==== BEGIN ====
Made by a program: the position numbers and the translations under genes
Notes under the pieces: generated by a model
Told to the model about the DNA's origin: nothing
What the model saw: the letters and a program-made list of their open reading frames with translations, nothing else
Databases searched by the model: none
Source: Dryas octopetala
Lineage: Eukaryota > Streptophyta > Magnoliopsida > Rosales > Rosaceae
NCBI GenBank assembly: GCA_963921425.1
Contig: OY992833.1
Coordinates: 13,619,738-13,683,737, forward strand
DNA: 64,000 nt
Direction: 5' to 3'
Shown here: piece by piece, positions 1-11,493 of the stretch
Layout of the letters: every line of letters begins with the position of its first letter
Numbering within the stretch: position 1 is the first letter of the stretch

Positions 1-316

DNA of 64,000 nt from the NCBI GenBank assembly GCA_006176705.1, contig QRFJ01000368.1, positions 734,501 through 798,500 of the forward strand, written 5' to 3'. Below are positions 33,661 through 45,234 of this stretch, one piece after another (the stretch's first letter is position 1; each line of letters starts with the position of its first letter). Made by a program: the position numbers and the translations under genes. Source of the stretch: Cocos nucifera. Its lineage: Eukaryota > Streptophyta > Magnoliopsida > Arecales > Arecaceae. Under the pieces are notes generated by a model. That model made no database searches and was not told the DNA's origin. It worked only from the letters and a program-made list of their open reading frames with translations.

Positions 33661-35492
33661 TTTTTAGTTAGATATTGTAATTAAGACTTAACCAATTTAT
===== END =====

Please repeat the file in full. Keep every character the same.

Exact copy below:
Made by a program: the position numbers and the translations under genes
Notes under the pieces: generated by a model
Told to the model about the DNA's origin: nothing
What the model saw: the letters and a program-made list of their open reading frames with translations, nothing else
Databases searched by the model: none
Source: Dryas octopetala
Lineage: Eukaryota > Streptophyta > Magnoliopsida > Rosales > Rosaceae
NCBI GenBank assembly: GCA_963921425.1
Contig: OY992833.1
Coordinates: 13,619,738-13,683,737, forward strand
DNA: 64,000 nt
Direction: 5' to 3'
Shown here: piece by piece, positions 1-11,493 of the stretch
Layout of the letters: every line of letters begins with the position of its first letter
Numbering within the stretch: position 1 is the first letter of the stretch

Positions 1-316

DNA of 64,000 nt from the NCBI GenBank assembly GCA_006176705.1, contig QRFJ01000368.1, positions 734,501 through 798,500 of the forward strand, written 5' to 3'. Below are positions 33,661 through 45,234 of this stretch, one piece after another (the stretch's first letter is position 1; each line of letters starts with the position of its first letter). Made by a program: the position numbers and the translations under genes. Source of the stretch: Cocos nucifera. Its lineage: Eukaryota > Streptophyta > Magnoliopsida > Arecales > Arecaceae. Under the pieces are notes generated by a model. That model made no database searches and was not told the DNA's origin. It worked only from the letters and a program-made list of their open reading frames with translations.

Positions 33661-35492
33661 TTTTTAGTTAGATATTGTAATTAAGACTTAACCAATTTAT